The new inquiry was prompted by prime minister Theresa May's recent speech in Florence, in which she said the UK would be seeking a "period of implementation" after the UK leaves the EU, during which both parties would be able to continue to access one another's markets on existing terms.
The EU select committee will also examine the implications of the UK failing to reach agreement with the EU on how a transitional period would work. It noted comments from Michel Barnier, the EU's chief Brexit negotiator, in response to May's speech, in which he pointed out that "existing Union regulatory, budgetary, supervisory, judiciary and enforcement instruments and structures" would continue to apply if a transitional period was set.
The committee will begin hearing evidence as part of its inquiry on 10 October, with John Longworth of campaigning group 'Leave Means Leave' and economist Ruth Lea of Arbuthnot Banking Group scheduled to appear. It is also seeking written evidence until 26 October 2017.
May's Florence speech was seen by Brexit expert Guy Lougher of Pinsent Masons, the law firm behind Out-Law.com, as an attempt to "break the current logjam" in negotiations between the EU and UK, which recommenced this week. The speech proposed a two-year 'implementation' period, during which the UK would honour its funding commitments to the EU, and a guarantee that the rights of EU citizens in the UK would be enshrined in the final withdrawal agreement.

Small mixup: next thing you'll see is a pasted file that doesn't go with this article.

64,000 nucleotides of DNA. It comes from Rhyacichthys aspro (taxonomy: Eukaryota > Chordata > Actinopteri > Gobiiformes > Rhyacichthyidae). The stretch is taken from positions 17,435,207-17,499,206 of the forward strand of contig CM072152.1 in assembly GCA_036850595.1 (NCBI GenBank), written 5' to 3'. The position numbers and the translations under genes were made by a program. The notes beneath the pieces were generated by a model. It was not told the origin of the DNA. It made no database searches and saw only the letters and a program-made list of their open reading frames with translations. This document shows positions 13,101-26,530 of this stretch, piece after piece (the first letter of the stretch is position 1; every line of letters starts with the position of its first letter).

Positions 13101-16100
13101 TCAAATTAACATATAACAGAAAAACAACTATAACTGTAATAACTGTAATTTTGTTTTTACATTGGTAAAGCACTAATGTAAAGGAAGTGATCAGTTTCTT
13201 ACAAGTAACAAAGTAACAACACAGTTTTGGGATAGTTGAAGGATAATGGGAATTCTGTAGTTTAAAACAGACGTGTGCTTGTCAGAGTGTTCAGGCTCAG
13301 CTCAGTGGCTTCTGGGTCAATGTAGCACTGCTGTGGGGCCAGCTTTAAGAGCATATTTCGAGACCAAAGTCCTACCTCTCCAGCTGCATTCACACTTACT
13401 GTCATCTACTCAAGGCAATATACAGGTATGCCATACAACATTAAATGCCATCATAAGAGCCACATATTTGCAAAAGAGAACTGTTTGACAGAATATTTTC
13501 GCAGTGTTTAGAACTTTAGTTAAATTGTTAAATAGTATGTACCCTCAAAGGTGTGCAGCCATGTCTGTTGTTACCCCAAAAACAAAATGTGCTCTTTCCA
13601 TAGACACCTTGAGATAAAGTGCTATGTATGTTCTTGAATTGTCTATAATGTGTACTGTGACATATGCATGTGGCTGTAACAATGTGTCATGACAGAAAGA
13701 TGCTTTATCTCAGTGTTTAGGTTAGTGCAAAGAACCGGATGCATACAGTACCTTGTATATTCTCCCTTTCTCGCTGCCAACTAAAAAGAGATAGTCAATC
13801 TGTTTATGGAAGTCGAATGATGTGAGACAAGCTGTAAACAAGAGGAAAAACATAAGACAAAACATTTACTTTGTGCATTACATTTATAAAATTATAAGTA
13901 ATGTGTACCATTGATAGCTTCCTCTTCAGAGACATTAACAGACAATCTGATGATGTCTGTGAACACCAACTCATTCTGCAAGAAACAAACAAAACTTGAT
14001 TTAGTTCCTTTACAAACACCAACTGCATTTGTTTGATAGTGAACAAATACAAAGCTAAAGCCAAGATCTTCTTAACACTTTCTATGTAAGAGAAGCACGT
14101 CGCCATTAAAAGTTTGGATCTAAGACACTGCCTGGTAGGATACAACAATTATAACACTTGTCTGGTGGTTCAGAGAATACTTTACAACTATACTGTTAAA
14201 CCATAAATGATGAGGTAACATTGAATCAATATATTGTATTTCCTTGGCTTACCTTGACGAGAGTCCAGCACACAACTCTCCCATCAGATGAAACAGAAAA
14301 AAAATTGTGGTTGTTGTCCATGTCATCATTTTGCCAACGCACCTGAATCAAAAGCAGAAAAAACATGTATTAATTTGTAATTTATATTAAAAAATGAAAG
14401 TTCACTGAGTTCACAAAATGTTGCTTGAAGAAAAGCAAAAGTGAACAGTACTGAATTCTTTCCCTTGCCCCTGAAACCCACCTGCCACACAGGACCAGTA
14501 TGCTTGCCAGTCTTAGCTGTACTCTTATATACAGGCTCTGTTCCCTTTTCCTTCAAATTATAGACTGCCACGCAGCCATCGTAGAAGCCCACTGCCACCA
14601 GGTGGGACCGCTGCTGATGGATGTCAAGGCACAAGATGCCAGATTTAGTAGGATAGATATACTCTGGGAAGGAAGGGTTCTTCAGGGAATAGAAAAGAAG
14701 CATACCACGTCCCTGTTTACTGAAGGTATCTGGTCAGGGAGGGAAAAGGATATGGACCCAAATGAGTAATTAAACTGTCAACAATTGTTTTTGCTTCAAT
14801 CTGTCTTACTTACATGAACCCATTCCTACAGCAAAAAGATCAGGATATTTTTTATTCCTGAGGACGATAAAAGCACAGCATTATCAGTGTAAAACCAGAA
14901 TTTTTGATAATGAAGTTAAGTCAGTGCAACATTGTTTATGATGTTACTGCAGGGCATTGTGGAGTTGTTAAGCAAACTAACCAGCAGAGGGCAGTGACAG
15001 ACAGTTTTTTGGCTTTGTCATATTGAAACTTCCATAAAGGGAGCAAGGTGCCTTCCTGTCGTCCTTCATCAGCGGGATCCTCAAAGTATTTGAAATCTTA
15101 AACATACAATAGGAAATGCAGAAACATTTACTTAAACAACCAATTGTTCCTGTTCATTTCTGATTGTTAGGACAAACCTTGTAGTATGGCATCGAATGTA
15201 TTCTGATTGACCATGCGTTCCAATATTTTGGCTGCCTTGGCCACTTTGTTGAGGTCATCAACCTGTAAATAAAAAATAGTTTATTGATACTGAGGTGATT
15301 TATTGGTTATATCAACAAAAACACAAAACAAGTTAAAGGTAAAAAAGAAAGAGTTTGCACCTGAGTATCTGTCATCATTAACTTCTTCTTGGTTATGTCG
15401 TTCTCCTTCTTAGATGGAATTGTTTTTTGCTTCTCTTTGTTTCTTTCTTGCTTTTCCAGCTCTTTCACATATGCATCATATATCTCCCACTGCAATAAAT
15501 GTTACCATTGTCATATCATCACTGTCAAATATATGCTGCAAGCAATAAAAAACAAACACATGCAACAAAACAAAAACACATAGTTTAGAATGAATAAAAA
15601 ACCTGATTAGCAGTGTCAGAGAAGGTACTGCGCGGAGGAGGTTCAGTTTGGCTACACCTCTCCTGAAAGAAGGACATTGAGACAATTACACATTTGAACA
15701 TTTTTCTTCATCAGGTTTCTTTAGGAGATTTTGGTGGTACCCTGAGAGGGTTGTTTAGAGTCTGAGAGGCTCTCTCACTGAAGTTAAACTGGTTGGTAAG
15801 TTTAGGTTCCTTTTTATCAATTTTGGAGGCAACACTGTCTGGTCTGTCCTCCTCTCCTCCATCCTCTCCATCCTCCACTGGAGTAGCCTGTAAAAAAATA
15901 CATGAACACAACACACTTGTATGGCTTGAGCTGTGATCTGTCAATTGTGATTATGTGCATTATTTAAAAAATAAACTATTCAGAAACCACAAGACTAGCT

In her speech, May confirmed that the UK would cease to be a member of the EU on 29 March 2019, at the end of the two-year negotiating period provided for by article 50 of the Treaty on European Union. However, she acknowledged that neither party would be "in a position to implement smoothly many of the detailed arrangements that will underpin" their future economic trading relationship, making a "strictly time-limited" transitional period of mutual benefit.
The inquiry intends to examine whether the Florence speech is a "good basis" for the UK and EU to reach agreement on Brexit, the potential stumbling blocks that remain and the likelihood of 'no deal' being reached following the negotiations. It will also look at the implications, both good and bad, of 'no deal'.
The committee will also look at the necessity of a transition or implementation period, the legal basis of such a period, the institutional structures that will be needed to support it and the likely cost to the UK in EU budget contributions. It will also consider how the UK-EU relationship could work during the transition period, and attempt to answer how long such a period should last.